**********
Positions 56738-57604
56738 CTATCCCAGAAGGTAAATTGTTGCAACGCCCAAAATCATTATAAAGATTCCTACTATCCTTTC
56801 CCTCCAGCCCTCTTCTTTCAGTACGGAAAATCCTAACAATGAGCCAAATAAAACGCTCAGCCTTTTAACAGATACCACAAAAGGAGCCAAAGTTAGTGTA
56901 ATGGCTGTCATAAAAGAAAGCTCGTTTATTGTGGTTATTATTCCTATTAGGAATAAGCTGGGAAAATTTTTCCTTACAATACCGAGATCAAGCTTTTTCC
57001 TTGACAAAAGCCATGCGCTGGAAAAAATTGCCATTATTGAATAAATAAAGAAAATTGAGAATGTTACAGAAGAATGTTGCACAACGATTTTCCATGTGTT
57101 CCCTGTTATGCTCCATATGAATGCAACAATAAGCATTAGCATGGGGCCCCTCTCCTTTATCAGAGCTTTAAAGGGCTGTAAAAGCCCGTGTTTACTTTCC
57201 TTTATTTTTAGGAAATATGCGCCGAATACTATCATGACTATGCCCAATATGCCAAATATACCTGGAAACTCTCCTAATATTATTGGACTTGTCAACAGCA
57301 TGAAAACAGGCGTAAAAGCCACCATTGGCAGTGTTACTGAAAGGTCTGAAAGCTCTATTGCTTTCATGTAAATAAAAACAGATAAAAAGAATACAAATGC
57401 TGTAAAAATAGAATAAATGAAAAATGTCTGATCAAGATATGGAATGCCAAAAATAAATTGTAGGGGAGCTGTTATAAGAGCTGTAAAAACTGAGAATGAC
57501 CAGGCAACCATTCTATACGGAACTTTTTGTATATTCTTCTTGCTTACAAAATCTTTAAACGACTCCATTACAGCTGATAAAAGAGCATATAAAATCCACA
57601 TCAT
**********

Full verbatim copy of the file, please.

Positions 56738-57604
56738 CTATCCCAGAAGGTAAATTGTTGCAACGCCCAAAATCATTATAAAGATTCCTACTATCCTTTC
56801 CCTCCAGCCCTCTTCTTTCAGTACGGAAAATCCTAACAATGAGCCAAATAAAACGCTCAGCCTTTTAACAGATACCACAAAAGGAGCCAAAGTTAGTGTA
56901 ATGGCTGTCATAAAAGAAAGCTCGTTTATTGTGGTTATTATTCCTATTAGGAATAAGCTGGGAAAATTTTTCCTTACAATACCGAGATCAAGCTTTTTCC
57001 TTGACAAAAGCCATGCGCTGGAAAAAATTGCCATTATTGAATAAATAAAGAAAATTGAGAATGTTACAGAAGAATGTTGCACAACGATTTTCCATGTGTT
57101 CCCTGTTATGCTCCATATGAATGCAACAATAAGCATTAGCATGGGGCCCCTCTCCTTTATCAGAGCTTTAAAGGGCTGTAAAAGCCCGTGTTTACTTTCC
57201 TTTATTTTTAGGAAATATGCGCCGAATACTATCATGACTATGCCCAATATGCCAAATATACCTGGAAACTCTCCTAATATTATTGGACTTGTCAACAGCA
57301 TGAAAACAGGCGTAAAAGCCACCATTGGCAGTGTTACTGAAAGGTCTGAAAGCTCTATTGCTTTCATGTAAATAAAAACAGATAAAAAGAATACAAATGC
57401 TGTAAAAATAGAATAAATGAAAAATGTCTGATCAAGATATGGAATGCCAAAAATAAATTGTAGGGGAGCTGTTATAAGAGCTGTAAAAACTGAGAATGAC
57501 CAGGCAACCATTCTATACGGAACTTTTTGTATATTCTTCTTGCTTACAAAATCTTTAAACGACTCCATTACAGCTGATAAAAGAGCATATAAAATCCACA
57601 TCAT